Oskar Bolza (1857-1942)
|Born||12 May 1857 |
Bad Bergzabern, Rhenish Palatinate
|Died||5 July 1942 |
Freiburg im Breisgau, Germany
|Institution||University of Chicago |
|Alma mater||University of Gottingen |
University of Berlin
|Academic advisor||Felix Klein|
|Notable students||Gilbert Ames Bliss |
John Irwin Hutchinson
|Known for||The Bolza problem |
Oskar Bolza (12 May 1857–5 July 1942) was a notable German mathematician and student of Felix Klein.
He was born in Bad Bergzabern, Rhenish Palatinate, and his parents were Luise Koenig and Moritz Bolza.
He completed his doctoral studies after eight years of study and many changes of direction, and received his doctorate in 1886 from the Georg-August-Universität Göttingen for his thesis Über die Reduction hyperelliptischer Integrale erster Ordnung und erster Gattung auf elliptische, insbesondere über die Reduction durch eine Transformation vierten Grades.
During 1889 Bolza worked at Johns Hopkins University, where Simon Newcomb gave him a temporary short-term appointment, then he obtained a position at Clark University. While at Clark, Bolza published the important paper On the theory of substitution groups and its application to algebraic equations in the American Journal of Mathematics.
Bolza joined the University of Chicago in 1892. Between 1892 and 1910 the mathematics department was outstandingly successful with thirty-nine students graduating with doctorates (nine of them students of Bolza). These included Leonard Dickson, who was the first to be awarded a Ph.D. in mathematics by the University of Chicago, Gilbert Bliss, Oswald Veblen, Robert Lee Moore, George D. Birkhoff, and T. H. Hildebrandt.
Bolza published The elliptic s-functions considered as a special case of the hyperelliptic s-functions in 1900 which related to work he had been studying for his doctorate under Klein. However, he worked on the calculus of variations from 1901. Papers which appeared in the Transactions of the American Mathematical Society over the next few years were: New proof of a theorem of Osgood's in the calculus of variations (1901); Proof of the sufficiency of Jacobi's condition for a permanent sign of the second variation in the so-called isoperimetric problems (1902); Weierstrass' theorem and Kneser's theorem on transversals for the most general case of an extremum of a simple definite integral (1906); and Existence proof for a field of extremals tangent to a given curve (1907). His text Lectures on the Calculus of Variations published by the University of Chicago Press in 1904, became a classic in its field and was republished in 1961. After the death of his friend Maschke in 1908, Bolza became unhappy in the United States and, in 1910, he and his wife returned to Freiburg in Germany where he was appointed as an honorary professor. Chicago gave him the title of 'non-resident professor of mathematics' which he retained for the rest of his life.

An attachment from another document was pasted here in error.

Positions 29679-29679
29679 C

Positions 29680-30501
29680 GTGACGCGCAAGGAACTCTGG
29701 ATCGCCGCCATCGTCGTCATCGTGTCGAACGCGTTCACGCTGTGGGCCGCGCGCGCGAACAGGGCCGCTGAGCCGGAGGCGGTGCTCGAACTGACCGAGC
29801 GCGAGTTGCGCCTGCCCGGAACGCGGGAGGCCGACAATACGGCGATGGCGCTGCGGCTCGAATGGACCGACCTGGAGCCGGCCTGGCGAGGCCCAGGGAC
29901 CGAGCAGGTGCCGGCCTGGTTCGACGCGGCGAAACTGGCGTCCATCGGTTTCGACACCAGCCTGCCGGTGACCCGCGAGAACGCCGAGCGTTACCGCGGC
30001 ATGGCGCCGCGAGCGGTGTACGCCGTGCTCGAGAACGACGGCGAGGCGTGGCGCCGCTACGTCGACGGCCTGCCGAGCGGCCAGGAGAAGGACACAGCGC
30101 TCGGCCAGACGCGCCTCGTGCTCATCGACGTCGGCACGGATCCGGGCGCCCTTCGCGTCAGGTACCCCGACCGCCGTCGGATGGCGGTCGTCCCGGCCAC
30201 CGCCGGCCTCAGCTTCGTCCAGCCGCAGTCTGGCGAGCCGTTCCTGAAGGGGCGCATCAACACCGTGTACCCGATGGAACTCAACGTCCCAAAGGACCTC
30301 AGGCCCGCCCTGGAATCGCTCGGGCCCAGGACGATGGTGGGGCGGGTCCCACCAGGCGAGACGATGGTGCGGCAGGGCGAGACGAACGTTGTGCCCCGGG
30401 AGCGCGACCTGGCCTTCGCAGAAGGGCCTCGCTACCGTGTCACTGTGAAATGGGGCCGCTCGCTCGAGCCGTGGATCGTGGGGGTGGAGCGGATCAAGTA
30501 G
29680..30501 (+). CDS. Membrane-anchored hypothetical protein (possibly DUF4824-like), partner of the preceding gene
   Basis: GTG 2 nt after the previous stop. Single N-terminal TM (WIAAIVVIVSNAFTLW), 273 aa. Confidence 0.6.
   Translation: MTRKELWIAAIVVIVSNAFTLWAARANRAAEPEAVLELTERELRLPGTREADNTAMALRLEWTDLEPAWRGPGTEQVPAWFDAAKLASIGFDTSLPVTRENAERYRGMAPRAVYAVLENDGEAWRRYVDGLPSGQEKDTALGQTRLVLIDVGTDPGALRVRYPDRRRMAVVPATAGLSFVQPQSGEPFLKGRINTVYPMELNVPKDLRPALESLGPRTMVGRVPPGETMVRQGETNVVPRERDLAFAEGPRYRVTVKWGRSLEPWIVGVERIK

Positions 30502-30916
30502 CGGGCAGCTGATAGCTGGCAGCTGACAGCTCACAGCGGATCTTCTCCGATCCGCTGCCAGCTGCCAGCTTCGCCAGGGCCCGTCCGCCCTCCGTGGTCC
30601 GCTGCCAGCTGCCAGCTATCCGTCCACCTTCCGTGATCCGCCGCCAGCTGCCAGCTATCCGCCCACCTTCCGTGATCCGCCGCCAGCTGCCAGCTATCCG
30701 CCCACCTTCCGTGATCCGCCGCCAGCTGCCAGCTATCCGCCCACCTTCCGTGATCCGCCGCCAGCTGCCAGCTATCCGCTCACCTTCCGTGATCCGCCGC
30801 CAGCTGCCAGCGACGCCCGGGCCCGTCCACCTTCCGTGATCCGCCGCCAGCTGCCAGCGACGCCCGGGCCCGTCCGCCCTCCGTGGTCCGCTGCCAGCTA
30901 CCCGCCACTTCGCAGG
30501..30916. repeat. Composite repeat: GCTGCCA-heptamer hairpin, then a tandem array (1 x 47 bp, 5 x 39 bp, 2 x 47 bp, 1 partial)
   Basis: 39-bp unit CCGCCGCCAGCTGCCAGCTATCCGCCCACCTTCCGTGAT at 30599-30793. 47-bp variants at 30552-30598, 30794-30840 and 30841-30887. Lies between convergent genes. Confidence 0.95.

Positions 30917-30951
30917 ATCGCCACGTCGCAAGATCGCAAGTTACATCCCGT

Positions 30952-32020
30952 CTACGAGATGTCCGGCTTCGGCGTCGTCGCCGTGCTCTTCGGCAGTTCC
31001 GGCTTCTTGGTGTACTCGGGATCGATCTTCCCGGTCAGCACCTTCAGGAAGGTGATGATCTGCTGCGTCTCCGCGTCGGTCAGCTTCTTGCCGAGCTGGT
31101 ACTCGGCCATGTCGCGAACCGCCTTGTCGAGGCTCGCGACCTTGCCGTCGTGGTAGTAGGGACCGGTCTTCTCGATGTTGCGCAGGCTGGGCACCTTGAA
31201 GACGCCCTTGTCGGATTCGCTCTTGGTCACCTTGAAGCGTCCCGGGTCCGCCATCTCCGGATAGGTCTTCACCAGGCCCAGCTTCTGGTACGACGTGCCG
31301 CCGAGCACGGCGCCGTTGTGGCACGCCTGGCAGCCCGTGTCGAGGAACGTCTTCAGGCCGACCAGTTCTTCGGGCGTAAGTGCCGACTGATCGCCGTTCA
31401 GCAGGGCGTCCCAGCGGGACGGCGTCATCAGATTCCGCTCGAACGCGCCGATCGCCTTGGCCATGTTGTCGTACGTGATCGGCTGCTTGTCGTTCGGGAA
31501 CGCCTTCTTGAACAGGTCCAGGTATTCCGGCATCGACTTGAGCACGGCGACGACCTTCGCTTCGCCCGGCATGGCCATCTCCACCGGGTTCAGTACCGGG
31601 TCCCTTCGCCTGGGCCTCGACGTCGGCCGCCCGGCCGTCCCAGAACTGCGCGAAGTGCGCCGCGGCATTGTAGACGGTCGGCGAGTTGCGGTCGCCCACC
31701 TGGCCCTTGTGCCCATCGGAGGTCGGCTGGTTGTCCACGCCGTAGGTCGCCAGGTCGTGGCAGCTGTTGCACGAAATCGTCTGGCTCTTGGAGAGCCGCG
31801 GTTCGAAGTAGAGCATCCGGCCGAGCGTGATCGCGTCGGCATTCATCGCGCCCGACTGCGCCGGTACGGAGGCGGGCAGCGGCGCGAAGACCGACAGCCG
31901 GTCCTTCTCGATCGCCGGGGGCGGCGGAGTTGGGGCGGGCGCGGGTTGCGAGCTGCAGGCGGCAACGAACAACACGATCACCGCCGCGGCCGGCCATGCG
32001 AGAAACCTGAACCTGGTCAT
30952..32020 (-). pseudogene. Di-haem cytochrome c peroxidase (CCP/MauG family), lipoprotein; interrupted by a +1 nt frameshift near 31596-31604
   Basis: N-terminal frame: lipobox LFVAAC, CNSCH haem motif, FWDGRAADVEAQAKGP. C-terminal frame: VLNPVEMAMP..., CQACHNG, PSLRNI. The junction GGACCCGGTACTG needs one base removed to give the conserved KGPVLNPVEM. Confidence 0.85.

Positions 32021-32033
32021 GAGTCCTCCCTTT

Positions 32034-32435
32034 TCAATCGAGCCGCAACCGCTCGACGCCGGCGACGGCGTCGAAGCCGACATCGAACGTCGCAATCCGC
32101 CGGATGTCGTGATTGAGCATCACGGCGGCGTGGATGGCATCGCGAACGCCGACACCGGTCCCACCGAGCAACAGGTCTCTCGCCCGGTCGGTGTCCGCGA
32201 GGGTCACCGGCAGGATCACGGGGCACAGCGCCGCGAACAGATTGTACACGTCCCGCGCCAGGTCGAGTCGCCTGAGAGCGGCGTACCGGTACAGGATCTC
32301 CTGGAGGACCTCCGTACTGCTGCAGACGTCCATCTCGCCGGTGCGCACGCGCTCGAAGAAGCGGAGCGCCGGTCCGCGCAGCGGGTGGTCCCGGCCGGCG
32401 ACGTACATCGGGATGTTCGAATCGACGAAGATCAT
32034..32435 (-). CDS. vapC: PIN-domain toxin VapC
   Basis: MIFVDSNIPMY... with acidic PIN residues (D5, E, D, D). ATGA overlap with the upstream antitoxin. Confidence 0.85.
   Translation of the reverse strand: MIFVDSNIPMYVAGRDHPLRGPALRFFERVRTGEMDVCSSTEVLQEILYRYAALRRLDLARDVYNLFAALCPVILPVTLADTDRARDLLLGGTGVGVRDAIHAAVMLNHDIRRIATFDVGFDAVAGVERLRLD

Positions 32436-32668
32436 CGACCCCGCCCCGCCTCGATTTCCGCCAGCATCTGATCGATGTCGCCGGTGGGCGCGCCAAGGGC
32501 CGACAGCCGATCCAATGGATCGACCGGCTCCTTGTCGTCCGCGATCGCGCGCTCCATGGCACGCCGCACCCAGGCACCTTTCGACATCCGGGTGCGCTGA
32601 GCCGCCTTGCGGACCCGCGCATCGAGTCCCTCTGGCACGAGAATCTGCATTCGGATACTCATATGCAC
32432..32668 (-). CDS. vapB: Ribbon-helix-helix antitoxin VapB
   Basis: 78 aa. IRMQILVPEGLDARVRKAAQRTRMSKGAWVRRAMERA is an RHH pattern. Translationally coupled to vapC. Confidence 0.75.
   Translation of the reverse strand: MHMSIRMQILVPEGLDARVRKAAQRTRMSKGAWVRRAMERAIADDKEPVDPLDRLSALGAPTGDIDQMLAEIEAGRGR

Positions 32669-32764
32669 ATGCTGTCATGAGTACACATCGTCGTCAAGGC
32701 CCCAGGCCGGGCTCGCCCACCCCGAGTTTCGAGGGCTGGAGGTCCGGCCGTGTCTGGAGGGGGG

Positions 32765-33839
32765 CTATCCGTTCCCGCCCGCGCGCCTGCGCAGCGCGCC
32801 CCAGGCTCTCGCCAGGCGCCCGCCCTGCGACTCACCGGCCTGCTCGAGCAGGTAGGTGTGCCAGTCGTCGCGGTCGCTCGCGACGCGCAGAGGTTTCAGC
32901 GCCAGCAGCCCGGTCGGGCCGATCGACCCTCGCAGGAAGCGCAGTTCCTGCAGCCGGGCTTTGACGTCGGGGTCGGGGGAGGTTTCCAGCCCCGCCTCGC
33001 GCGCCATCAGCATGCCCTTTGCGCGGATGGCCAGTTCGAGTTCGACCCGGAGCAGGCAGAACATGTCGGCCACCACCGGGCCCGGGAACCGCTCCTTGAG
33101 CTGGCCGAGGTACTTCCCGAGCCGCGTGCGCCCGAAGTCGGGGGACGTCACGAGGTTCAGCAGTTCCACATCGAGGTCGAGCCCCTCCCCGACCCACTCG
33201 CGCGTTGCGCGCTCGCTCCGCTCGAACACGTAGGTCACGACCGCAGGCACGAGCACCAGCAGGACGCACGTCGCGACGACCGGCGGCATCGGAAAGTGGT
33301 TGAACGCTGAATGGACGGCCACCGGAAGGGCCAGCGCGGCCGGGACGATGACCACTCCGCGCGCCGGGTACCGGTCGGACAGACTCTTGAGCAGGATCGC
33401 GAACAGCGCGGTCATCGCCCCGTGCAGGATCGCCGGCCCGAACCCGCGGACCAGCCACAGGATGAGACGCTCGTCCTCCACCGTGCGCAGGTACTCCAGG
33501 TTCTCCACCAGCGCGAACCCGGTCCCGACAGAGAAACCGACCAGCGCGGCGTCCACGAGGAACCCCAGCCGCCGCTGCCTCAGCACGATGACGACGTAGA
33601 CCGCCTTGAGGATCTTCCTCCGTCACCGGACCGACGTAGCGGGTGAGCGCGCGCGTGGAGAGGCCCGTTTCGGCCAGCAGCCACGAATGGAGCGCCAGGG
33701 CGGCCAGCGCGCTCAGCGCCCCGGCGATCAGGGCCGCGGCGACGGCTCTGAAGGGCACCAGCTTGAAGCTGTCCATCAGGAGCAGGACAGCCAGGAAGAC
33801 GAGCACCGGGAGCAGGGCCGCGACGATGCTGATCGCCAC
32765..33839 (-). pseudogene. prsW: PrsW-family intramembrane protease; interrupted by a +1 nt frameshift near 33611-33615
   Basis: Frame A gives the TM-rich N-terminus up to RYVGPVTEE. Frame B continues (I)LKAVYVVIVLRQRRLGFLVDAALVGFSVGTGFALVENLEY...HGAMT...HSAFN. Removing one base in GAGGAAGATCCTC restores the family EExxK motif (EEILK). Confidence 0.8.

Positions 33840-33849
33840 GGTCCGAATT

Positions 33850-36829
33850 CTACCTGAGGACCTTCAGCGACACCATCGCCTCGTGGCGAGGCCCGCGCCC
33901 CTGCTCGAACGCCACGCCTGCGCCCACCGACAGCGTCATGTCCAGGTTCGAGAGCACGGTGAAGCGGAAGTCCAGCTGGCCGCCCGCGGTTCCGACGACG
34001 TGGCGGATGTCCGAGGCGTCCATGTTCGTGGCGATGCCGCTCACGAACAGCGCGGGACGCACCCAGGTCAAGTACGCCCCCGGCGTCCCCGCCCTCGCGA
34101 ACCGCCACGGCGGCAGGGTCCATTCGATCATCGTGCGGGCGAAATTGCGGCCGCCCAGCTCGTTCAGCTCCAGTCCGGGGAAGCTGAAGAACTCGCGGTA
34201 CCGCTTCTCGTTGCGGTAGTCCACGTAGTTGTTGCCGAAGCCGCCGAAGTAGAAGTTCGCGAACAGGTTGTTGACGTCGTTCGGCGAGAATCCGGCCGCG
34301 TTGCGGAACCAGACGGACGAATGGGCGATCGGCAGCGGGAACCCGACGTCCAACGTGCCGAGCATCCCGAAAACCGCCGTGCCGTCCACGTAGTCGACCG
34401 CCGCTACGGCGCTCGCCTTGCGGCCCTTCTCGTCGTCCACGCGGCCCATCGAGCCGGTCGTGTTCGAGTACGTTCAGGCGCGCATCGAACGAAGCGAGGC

Immediately after his return to Germany Bolza continued teaching and research, in particular on function theory, integral equations and the calculus of variations. Two papers of 1913 and 1914 are particularly important. The first Problem mit gemischten Bedingungen und variablen Endpunkten formulated a new type of variational problem now called 'the problem of Bolza' and the second studied variations for an integral problem involving inequalities. This latter work was to become important in control theory. Bolza returned to Chicago for part of 1913 giving lecturers during the summer on function theory and integral equations.
World War I greatly affected Bolza and, after 1914, he undertook no further research in mathematics. He became interested in religious psychology, languages (particularly Sanskrit), and Indian religions. He published Glaubenlose Religion (Religion without belief) in 1930 although it did not appear under his own name, rather under the pseudonym F. H. Marneck. He returned to mathematics, however, lecturing at Freiburg from 1929 to 1933 when he retired.